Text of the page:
Aziza Amir (Arabic: عزيزة أمير; 17 December 1901 – 28 February 1952) was an Egyptian actress, producer, and screenwriter. She has legendary status in Egyptian film. She was the first wife of Mahmoud Zulfikar.[1]

Aziza Amir
عزيزة أمير
Aziza Amir.jpeg
Mofeeda Mahmoud Ghoneim
مفيدة محمود غنيمي

(1901-12-19)19 December 1901
Damietta, Egypt
Died28 February 1952(1952-02-28) (aged 50)
Cairo, Egypt
Occupation(s)Actress, screenwriter, producer
(m. 1939)
ChildrenAmira Amir

Early life and careerEdit

Aziza Amir was born Mofida Mohamed Ghoneim in Damiettia, Egypt on 17 December 1901.[2] Amir went to school at Hosn El Massarat on Mohamed Ali Street. Her dad worked at sea to provide for her family.[3] Amir changed her name due to the general outlook of Egyptian society on theatre women and how it would’ve negatively affected her family's reputation.[4] After the revolution of 1919 women's levels of energy rose and they wanted to make a difference. Amir got her acting start in the theater.[3] Aziza then took the stage and started working as a theatre actress. She played the part of Napoleon's Daughter on stage, and that is how she met her first husband Ahmed El Sheirei, who was the mayor of Samalout.

She joined the "Ramsis" acting troupe in 1925. She acted in the theater until 1935, when she decided to focus her attention on films.[5] After years in the theatre business she decided to get into the cinema business, She starred in what scholars arguably call the first Egyptian film ever made Laila (1927)[6] was released on 16 November 1927. The release of Laila (1927) came after various problems with its Turkish Director Wadad Orfi and German producers. There were disputes while the film was being made and, as a result, Orfi was replaced by Stephane Rosti.[7] Both the media and Amir husband's family at the time of Laila's release opposed her participation in the film; Laila went on to be a success.[5]

In 1933, she wrote, directed, and starred in Pay for your Sins (1933).[a][8]

Amir and Mahmoud Zulfikar on the poster for Ibn El-balad (1942)

Egypt's film industry began to thrive in the 1940s; Amir began to write more screenplays as a result. She would eventually have seventeen writing credits to her name.[8]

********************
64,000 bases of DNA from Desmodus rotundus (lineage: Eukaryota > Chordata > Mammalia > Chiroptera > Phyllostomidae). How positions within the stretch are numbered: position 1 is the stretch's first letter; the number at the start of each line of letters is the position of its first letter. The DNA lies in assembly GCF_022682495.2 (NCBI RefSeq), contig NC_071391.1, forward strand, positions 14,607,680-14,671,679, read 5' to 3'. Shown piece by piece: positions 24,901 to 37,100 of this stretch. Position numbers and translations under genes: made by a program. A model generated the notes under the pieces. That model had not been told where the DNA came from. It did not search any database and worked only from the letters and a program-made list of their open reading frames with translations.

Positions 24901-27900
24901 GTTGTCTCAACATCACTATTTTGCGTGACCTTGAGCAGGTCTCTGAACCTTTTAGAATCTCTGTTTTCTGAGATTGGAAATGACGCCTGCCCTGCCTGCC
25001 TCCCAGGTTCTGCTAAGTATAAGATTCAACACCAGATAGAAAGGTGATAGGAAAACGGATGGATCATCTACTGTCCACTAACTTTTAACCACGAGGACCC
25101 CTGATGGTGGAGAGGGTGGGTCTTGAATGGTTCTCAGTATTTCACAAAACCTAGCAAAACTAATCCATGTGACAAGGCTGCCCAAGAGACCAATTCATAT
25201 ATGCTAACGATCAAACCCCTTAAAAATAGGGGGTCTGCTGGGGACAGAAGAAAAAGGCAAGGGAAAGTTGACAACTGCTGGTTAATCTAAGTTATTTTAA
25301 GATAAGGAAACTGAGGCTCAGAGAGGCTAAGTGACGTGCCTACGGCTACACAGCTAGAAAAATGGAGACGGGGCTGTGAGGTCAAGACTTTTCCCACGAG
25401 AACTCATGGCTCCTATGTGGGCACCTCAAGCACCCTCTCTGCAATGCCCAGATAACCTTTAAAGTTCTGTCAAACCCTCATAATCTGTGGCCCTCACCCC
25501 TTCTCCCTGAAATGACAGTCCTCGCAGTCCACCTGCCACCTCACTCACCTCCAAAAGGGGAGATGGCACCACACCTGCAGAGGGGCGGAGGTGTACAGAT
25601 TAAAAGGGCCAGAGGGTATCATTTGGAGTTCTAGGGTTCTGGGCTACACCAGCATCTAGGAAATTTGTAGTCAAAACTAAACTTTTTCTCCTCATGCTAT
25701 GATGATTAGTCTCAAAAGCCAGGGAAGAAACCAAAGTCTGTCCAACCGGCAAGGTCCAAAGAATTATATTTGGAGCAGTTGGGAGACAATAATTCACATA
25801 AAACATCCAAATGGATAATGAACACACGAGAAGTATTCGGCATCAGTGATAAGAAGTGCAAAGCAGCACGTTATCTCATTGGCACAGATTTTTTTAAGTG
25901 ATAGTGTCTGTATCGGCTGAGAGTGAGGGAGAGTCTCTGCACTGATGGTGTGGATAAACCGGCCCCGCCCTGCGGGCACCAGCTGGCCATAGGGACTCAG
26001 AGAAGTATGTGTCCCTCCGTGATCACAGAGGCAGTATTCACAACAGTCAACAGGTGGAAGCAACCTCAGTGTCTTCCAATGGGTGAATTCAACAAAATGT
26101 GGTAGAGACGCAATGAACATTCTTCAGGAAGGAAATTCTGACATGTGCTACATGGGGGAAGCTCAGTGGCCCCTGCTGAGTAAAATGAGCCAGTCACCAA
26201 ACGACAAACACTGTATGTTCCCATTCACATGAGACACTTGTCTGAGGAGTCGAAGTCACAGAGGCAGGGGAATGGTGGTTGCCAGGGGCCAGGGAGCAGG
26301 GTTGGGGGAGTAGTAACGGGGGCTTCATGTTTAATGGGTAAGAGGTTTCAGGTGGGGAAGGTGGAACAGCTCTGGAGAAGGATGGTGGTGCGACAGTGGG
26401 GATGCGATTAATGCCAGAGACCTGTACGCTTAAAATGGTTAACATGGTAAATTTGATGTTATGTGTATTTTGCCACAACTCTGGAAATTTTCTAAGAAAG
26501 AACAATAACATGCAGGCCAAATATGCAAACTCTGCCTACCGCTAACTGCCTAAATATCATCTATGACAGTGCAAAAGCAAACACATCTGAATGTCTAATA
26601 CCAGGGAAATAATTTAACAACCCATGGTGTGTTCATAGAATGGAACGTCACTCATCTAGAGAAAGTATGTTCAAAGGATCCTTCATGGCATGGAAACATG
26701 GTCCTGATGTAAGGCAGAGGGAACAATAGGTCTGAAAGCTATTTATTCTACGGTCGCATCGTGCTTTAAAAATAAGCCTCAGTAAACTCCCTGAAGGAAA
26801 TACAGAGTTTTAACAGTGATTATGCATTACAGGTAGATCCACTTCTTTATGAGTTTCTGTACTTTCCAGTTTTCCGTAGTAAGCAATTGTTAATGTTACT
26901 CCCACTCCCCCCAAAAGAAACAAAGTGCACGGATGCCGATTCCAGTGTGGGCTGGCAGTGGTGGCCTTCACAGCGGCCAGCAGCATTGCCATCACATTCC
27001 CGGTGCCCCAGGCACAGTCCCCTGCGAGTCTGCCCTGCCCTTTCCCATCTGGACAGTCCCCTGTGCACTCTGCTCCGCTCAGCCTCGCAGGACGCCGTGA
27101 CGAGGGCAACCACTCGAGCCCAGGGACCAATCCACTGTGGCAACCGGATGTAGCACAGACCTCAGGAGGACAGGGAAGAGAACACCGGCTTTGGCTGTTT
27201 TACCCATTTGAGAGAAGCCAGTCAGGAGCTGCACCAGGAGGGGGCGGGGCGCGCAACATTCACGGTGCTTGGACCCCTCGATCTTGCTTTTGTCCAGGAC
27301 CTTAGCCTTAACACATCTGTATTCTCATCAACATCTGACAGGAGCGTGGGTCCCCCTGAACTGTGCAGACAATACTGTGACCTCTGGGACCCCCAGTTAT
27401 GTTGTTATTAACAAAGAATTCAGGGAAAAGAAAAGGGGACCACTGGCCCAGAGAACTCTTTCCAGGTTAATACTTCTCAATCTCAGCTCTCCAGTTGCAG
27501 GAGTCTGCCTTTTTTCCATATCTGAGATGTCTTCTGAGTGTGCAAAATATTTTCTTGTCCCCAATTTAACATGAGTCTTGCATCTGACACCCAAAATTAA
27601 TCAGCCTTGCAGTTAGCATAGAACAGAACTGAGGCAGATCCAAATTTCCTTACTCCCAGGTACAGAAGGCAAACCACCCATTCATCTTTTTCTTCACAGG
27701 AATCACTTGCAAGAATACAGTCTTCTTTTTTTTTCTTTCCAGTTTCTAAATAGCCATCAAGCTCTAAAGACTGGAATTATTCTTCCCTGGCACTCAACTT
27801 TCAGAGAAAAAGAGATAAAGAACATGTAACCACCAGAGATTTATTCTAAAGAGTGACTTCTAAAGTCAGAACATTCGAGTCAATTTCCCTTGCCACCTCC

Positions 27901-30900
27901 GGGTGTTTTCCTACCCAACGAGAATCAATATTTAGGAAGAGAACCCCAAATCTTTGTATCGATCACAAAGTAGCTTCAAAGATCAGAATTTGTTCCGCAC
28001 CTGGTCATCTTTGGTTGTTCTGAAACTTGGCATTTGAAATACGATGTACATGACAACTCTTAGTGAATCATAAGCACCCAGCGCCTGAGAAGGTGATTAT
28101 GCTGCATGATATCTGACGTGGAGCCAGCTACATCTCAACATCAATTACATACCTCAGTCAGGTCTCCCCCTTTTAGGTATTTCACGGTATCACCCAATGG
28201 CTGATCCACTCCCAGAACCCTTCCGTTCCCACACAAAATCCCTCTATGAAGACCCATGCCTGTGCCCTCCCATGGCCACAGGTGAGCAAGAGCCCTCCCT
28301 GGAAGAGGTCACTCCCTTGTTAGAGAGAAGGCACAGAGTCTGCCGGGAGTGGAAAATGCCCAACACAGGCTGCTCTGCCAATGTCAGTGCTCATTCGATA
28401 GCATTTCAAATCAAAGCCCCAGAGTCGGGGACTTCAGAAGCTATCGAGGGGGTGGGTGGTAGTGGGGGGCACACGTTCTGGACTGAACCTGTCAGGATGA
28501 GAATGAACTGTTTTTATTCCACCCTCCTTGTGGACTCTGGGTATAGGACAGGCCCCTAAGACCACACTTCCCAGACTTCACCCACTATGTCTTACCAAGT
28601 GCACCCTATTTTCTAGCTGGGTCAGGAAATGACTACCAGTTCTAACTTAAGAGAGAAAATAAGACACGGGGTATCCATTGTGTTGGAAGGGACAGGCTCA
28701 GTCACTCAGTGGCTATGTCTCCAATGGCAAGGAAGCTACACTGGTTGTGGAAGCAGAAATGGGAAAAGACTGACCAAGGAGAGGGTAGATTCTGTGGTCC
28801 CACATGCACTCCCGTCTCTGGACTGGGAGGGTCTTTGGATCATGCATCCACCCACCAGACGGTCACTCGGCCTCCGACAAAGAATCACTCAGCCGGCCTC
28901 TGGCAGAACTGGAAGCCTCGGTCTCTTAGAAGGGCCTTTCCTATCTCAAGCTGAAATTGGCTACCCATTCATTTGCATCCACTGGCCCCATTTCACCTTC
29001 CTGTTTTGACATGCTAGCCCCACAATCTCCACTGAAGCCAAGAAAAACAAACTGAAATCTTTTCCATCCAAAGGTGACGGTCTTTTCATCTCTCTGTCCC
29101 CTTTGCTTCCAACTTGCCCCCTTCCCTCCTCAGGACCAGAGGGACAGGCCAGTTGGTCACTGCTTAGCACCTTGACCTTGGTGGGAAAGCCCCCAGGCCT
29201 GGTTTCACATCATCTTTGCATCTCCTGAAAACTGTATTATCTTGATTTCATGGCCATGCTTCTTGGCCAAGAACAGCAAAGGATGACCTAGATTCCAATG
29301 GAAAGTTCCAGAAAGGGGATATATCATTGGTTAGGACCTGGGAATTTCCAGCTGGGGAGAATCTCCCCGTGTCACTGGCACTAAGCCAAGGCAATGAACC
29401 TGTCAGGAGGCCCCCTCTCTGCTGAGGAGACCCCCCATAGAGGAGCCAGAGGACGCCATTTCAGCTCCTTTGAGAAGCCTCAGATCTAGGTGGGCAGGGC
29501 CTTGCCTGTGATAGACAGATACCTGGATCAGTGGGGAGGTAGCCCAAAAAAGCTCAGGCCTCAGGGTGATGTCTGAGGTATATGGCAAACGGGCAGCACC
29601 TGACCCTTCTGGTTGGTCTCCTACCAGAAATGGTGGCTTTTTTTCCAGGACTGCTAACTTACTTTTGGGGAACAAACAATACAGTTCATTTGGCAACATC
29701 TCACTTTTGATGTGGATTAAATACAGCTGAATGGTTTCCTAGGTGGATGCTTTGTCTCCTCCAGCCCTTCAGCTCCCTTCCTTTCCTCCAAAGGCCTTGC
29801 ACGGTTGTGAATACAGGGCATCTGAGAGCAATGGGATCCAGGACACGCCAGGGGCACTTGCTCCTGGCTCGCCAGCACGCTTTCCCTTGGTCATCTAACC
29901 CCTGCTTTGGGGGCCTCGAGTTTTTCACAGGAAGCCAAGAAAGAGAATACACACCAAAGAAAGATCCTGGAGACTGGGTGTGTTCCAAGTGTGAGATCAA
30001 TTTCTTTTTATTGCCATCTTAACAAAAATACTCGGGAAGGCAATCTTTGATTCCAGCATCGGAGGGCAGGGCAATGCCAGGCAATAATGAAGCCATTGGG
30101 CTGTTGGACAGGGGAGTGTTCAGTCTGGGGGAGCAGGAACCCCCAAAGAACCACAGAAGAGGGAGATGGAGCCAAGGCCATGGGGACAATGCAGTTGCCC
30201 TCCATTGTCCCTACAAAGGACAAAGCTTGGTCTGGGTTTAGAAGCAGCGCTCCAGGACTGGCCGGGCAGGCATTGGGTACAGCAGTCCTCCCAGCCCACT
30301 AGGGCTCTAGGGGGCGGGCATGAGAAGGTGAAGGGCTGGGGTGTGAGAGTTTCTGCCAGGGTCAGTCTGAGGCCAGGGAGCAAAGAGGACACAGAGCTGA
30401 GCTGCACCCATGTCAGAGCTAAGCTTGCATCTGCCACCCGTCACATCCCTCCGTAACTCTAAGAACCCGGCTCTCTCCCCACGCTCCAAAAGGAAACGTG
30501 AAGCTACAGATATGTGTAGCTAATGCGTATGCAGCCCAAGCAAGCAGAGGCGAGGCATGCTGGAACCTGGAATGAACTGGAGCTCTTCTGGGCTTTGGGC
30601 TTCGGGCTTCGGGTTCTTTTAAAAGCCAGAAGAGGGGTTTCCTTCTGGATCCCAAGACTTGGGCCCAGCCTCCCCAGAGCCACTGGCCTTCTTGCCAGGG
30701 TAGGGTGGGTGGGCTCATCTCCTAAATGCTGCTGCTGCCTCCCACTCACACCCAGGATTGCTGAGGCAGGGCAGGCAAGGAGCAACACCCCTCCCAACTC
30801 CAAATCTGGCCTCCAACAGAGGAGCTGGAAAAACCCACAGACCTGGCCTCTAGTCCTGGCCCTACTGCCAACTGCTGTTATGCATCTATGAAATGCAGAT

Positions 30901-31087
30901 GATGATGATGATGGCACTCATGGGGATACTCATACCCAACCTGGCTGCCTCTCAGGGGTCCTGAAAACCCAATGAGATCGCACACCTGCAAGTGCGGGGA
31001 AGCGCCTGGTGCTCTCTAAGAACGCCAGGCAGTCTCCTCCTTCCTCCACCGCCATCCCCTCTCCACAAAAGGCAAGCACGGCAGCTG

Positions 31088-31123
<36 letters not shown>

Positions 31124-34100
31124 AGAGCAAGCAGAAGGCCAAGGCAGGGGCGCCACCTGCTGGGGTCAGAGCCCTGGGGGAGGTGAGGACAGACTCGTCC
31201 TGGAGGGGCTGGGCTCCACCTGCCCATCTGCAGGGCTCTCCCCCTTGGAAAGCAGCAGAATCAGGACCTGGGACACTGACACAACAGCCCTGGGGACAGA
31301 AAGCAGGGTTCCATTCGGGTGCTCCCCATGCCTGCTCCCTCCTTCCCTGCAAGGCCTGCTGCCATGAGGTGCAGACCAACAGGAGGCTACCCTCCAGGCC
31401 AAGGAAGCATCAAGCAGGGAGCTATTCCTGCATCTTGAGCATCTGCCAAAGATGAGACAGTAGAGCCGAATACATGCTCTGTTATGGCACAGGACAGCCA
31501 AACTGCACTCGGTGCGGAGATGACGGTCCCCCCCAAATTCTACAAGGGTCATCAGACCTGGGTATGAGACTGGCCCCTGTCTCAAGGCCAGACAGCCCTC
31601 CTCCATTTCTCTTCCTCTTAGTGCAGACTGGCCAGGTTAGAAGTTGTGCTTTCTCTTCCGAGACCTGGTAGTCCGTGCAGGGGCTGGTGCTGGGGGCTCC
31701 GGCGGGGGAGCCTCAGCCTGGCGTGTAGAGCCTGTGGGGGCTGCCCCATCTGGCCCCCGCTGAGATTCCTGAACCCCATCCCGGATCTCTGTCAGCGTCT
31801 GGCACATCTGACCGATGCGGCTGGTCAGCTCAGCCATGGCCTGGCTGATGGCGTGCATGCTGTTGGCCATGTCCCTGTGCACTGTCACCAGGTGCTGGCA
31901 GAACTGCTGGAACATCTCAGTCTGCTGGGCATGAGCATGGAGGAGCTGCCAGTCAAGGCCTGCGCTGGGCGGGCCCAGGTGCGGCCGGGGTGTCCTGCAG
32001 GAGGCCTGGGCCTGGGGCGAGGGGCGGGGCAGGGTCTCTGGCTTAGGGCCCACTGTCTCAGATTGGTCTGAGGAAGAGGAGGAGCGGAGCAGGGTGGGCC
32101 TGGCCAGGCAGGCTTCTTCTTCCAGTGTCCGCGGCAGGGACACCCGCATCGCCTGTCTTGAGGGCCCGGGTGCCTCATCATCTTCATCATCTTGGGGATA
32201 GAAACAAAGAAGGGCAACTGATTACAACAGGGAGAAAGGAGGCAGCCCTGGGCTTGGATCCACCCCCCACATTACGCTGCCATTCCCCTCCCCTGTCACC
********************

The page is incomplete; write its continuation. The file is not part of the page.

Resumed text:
Amir had an adopted daughter Amira who acted alongside her in the film My Daughter (1944).[9]

Amir would star and produce a total of twenty five films in her lifetime.[5]

Amir also starred in the silent film Fattah min Istanbul (1928) and played the role of Brezka in the film Ahl El Kahf.

Amir got into the film industry and stayed and worked in different factions of film production, be it producer, actress or director. She produced the movie A Girl from Palestine (1948) about the Palestinian struggle with her husband Mahmoud Zulfikar and Soad Mohamed in the lead. Talaat Harb was cited saying "she achieved what men had not been able to achieve." Taha Hussein said "she possesses the golden voice."[3]

Amir introduced a dance by the famous dancer Bamba Kashar in Laila (1927)[10] Dance was also included in hundreds of Egyptian musical melodramas which followed this film. Amir went on to star in almost two dozen films, many of them directed by her husband, the actor-director Mahmoud Zulfikar. There are some arguments as to whether Amir directed the two films for which she is sometimes given the director's credit, Bint al-Nıˆl /The Girl from the Nile (1929) and Kaffirıˆ ‘an khati’atik /Atone for your Sins (1933), but what is certain is that she produced most of the films in which she starred through her own production company, Isis Films. She remained active as a leading actress and producer up to her death at the age of fifty-one, when she passed from an un-described terminal illness.[11][2]

Politics and the film industryEdit

With the release of Laila, during the 1920s while Egypt was just setting its feet and being built up as a nation of its own, separate from its British colonists, sense of nationalism and belonging was sky rocketing and society hoped to see an Egyptian film. However, this was not the reason that Amir replaced Turkish director Wadad Orfi with Stephane Rosti, rather his efforts on another film project were disastrous. The movie Laila (1927) was screened in the royal palace to King Fuuad, the film's "'Egyptianness' suitably timely and galvanizing to appeal across the board."[4] As Saad Zaghloul became prime minister and the new constitution issued that all men and women are equal in the way they serve their country, this added to the overall sense of belonging and national pride to many women. Amir's role in the movie Laila was more than just a silent role but attempted to mend the old culture with the more contemporary one, showing the character in more rural areas while also connecting the character to more pharaonic roots by showing her in the deserts of Saqarra. As the country struggled with its own identity and westernization and discourses of conservatism juxtaposed against liberalism, Aziza Amir's performance in her film Laila is still of note and mentioned as the first Egyptian movie ever made.[4]